California's latest addition to the reality television opus is set to focus on the hopes, dreams and heartbreak of would-be immigrants into the United States and it promises to cross some borders of its own those of decency and good taste.
Who Wants to Marry a US Citizen? has yet to land a network deal, admit executives from Morusa Media in Los Angeles, but they have already selected a first pool of contestants and are in talks with at least one cable distributor.
Each episode would feature a panel of three foreign-born men already in the US on temporary visas or illegally submitting to questions from an American bachelorette. Only one would finally be chosen to join her in matrimony. The more important prize, however, would be the chance to circumvent the visa-application process and secure permanent residency.
"It's this generation's Dating Game, but with a twist," said Adrian Martinez of Morusa Media. "It aims to show love knows no borders. Besides, that is what America is about: a multi-cultural nation."
Just how heartwarming an immigration incarnation of the dating show formula would be is open to some doubt, however. Its creators clearly mean to exploit the rise of illegal immigration as a hot-button issue in the presidential election season as well as the desperation of millions of foreign-born nationals struggling to stay in a country that is increasingly hostile to them.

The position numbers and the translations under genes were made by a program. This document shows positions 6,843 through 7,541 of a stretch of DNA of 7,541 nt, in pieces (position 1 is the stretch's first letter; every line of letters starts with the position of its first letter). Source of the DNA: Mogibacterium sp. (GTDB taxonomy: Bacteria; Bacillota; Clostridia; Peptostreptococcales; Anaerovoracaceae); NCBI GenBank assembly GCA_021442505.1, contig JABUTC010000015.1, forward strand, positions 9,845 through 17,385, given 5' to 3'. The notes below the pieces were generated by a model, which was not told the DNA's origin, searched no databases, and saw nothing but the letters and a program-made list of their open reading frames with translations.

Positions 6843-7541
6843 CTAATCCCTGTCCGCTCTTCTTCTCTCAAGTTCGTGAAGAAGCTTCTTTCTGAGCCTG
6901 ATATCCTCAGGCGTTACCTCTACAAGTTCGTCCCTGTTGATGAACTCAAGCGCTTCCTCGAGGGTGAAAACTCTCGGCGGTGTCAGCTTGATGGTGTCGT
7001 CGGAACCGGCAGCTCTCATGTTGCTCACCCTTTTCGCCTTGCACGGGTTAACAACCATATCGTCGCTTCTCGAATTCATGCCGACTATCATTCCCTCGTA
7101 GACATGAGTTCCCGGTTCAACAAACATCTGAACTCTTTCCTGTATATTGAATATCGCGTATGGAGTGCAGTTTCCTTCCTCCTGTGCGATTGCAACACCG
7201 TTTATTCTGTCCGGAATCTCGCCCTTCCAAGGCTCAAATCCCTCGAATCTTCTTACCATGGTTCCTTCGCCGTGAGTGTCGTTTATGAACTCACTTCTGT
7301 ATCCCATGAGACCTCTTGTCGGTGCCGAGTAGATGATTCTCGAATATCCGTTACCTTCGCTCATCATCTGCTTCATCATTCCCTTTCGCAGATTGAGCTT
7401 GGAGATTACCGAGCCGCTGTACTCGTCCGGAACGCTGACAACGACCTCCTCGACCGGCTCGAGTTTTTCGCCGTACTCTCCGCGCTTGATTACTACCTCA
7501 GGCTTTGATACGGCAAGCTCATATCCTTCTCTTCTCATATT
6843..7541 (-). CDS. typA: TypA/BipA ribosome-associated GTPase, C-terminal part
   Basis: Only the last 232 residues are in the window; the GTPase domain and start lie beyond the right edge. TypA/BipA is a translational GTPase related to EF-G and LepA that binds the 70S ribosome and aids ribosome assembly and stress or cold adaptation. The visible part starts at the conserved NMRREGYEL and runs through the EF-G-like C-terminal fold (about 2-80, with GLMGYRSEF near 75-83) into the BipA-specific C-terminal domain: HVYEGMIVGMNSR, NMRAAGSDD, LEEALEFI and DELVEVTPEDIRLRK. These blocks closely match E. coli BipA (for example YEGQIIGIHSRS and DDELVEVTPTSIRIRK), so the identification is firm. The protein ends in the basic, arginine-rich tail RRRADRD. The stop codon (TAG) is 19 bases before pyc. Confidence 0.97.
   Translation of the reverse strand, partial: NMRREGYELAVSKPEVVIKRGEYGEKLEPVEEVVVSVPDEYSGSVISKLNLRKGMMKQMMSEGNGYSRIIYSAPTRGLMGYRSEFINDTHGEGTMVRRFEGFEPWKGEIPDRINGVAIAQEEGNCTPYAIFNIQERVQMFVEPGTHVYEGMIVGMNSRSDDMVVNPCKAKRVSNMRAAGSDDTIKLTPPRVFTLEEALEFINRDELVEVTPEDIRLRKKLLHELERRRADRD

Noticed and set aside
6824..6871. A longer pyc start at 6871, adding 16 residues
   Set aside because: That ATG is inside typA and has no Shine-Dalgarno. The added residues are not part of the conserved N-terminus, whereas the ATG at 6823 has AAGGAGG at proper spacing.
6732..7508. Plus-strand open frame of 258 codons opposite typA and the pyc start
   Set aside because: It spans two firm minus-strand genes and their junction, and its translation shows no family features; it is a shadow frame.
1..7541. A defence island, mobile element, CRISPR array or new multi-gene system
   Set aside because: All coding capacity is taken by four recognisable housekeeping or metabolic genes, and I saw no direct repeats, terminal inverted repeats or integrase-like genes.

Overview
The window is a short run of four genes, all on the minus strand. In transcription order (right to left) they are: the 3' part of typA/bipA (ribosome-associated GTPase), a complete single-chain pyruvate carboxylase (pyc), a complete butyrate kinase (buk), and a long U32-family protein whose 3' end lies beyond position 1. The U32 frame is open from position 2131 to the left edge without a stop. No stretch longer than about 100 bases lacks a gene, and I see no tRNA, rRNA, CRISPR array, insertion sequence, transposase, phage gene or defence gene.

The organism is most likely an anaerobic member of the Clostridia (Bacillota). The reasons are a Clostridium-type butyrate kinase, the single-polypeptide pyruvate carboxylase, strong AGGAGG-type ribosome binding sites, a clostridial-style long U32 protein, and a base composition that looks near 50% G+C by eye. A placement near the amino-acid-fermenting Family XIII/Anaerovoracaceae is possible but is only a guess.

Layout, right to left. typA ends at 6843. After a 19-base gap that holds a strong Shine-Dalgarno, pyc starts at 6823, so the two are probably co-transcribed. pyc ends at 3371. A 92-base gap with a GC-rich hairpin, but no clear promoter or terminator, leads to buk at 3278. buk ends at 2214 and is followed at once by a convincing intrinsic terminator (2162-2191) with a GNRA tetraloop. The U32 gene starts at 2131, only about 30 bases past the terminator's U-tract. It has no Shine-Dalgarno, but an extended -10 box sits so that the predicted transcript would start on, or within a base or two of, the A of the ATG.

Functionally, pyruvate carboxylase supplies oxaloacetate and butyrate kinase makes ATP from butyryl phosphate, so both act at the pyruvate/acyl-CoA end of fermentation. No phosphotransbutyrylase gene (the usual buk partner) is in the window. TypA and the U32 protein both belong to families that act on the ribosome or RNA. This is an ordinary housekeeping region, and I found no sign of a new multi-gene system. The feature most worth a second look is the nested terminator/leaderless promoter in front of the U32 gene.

If the show is picked up, its creators may also be accused of fomenting unethical, if not illegal, activity. Marrying a US citizen for the sole purpose of obtaining a Green Card, which extends residency rights, rather than for love is considered fraudulent by immigration authorities.
The host, Angelo Gonzalez, is adamant that the show is more about Valentines than visas. "We're just out to play matchmaker," he said. "There are thousands of US citizens seeking a spouse, and just as many immigrants seeking the same. So we want to make it a win-win situation for all involved."
But sceptics might want to see the show's website www.hookacitizen.com. A crummily-produced video segment shows three young men all Hispanics promising undying affection and loyalty to the long-haired American woman interviewing them. It ends with the teaser: "One will win and get to stay in the country ... two will probably be deported."
The company has also issued this caution: while it will pay for the winner's wedding and honeymoon when it comes to the tricky task of actually acquiring a Green Card from the government it can guarantee absolutely nothing. In other words, with this programme, just about everyone involved could end up going South, but not, the producers trust, the ratings.Reuse content